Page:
News Release

Preliminary study: drug may be safe in those with mild cognitive impairment, mild dementia

Meeting Announcement

American Academy of Neurology


MINNEAPOLIS – A small, preliminary study of an investigational new drug being studied for mild cognitive impairment and mild dementia associated with Alzheimer’s disease suggests it is safe and may be associated with improvements in executive function, thinking and memory skills. The study is released today, March 31, 2022, and will be presented at the American Academy of Neurology’s 74th Annual Meeting being held in person in Seattle, April 2 to 7, 2022 and virtually, April 24 to 26, 2022. The drug, called SAGE-718, is also in clinical trials for the treatment of cognitive impairment associated with Parkinson’s disease and Huntington’s disease.

“Cognitive impairment is often one of the earliest signs of Alzheimer’s disease, can be very difficult for patients and their families, and represents an area of great unmet medical need,” said study author Aaron Koenig, MD, of Sage Therapeutics in Cambridge, Mass., the maker of the investigational drug. “These results support further research with larger numbers of people to determine whether this therapy is safe and effective in treating cognitive impairment in Alzheimer’s disease and related disorders and in improving how well people can function independently in their everyday lives.”

The study involved 26 people with an average age of 67. They had an average score of 20.7 points on a common cognitive test, indicating cognitive performance consistent with mild cognitive impairment or mild dementia. The participants took SAGE-718 daily for two weeks and were then followed for another two weeks. They completed tests of thinking and memory at the beginning of the study, at the end of treatment, and after one month. Both the participants and researchers knew that SAGE-718 was being administered.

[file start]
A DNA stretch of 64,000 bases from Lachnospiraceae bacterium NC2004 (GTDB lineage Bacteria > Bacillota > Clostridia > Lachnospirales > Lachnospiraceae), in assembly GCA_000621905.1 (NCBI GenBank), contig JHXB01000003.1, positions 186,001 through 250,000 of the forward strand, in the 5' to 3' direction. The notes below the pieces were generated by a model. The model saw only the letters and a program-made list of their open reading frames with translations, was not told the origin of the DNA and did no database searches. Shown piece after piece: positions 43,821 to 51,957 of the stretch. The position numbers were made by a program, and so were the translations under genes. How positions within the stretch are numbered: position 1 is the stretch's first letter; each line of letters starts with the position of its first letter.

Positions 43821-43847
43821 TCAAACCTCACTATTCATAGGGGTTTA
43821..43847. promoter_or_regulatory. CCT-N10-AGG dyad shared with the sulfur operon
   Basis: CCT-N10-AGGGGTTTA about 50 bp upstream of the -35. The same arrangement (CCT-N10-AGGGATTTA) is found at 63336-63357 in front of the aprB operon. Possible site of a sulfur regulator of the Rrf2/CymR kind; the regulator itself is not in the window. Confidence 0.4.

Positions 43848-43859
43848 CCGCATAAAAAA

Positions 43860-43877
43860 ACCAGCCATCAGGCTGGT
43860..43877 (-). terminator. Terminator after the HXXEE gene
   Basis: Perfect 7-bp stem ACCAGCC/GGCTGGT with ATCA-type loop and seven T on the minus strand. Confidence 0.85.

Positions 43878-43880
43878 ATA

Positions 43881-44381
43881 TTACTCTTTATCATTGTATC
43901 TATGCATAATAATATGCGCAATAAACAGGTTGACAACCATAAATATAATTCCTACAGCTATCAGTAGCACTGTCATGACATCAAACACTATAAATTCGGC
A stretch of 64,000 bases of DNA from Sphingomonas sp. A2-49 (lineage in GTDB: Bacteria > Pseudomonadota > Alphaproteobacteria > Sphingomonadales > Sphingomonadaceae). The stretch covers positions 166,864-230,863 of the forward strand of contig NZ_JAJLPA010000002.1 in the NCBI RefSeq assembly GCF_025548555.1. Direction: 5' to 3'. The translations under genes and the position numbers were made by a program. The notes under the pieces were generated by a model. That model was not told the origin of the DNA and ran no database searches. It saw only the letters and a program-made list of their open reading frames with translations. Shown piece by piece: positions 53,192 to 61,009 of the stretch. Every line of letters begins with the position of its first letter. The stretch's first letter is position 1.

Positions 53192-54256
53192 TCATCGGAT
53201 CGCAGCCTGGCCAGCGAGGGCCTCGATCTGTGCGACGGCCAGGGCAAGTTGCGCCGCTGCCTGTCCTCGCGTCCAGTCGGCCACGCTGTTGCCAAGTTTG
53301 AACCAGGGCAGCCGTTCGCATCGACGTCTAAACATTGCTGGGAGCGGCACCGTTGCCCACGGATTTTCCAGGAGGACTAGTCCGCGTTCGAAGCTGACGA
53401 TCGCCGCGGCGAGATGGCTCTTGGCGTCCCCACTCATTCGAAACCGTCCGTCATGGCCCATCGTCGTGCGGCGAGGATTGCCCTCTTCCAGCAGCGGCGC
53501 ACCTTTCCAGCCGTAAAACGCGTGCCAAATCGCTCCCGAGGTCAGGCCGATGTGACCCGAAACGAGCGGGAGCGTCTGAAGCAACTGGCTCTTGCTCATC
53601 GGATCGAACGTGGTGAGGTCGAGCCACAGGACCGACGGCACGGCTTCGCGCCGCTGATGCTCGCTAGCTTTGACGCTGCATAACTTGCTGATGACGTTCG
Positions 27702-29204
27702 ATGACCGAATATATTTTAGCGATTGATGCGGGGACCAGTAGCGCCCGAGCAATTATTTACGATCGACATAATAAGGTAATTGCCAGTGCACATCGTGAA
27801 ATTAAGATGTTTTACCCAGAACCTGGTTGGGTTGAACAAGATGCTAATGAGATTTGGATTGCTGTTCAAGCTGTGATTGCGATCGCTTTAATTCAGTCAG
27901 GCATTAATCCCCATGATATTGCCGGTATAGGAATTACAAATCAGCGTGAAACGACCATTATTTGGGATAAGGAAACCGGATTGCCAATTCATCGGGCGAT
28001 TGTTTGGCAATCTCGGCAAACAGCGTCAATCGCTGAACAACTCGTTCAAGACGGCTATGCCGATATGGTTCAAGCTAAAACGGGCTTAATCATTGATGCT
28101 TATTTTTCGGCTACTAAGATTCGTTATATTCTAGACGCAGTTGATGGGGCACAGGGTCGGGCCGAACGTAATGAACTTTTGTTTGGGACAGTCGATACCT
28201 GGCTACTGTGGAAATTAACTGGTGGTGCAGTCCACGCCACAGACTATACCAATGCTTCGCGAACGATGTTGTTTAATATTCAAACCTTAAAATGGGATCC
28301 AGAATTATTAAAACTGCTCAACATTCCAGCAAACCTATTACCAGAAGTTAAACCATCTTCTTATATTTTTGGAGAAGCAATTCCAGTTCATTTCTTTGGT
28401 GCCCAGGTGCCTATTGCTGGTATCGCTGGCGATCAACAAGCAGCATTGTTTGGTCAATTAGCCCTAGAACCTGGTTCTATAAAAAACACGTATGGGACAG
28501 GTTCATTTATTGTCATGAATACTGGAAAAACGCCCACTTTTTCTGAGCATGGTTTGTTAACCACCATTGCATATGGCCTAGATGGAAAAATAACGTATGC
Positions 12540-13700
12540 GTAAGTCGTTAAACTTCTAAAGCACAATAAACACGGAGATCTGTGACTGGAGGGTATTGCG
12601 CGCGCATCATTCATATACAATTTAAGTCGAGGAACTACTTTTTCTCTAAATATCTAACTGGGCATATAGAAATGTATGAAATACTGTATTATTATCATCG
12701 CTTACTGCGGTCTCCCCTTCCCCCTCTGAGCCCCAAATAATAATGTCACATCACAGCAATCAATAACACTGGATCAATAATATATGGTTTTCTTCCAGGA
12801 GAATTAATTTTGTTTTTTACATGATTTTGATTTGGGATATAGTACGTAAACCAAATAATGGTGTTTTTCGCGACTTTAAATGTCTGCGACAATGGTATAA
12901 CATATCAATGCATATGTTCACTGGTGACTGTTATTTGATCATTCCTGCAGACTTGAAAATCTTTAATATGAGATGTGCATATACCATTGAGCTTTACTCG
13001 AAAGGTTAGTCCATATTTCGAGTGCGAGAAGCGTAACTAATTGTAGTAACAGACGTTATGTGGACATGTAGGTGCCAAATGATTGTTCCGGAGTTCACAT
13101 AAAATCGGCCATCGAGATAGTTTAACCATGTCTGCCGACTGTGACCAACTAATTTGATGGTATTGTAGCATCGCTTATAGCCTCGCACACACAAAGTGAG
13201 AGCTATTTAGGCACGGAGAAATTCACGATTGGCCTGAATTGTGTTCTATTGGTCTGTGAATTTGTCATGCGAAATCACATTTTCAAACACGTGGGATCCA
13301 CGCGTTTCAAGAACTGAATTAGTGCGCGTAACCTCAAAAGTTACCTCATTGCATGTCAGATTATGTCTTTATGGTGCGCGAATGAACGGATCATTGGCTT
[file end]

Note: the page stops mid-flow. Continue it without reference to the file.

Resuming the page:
The study was designed mainly to gather data on the drug’s safety. There were no serious side effects of the drug. Five people had mild or moderate side effects believed to be related to the drug, such as headache or constipation.

After one month, the participants’ scores on the cognitive test had improved by an average of 2.3 points, to 22.8 points.

Koenig said some participants also had improvement in assessments of how well they were able to complete their daily activities, especially in complex activities such as using a computer, carrying out household chores, and managing their medications. This coincided with consistent improvement on multiple tests of executive functioning that were administered during the trial.

Koenig said, “If replicated in future studies, such improvements suggest that this drug may eventually provide meaningful benefits to people in their everyday lives.”

SAGE-718 is a type of drug called a positive allosteric modulator of N-methyl-D-aspartate (NMDA) receptors.

The study’s limitations include its small size and that participants and researchers knew that the drug was being administered, which could lead to bias.

The study was supported by Sage Therapeutics, Inc.

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The American Academy of Neurology is the world’s largest association of neurologists and neuroscience professionals, with over 38,000 members. The AAN is dedicated to promoting the highest quality patient-centered neurologic care. A neurologist is a doctor with specialized training in diagnosing, treating and managing disorders of the brain and nervous system such as Alzheimer’s disease, stroke, migraine, multiple sclerosis, concussion, Parkinson’s disease and epilepsy.

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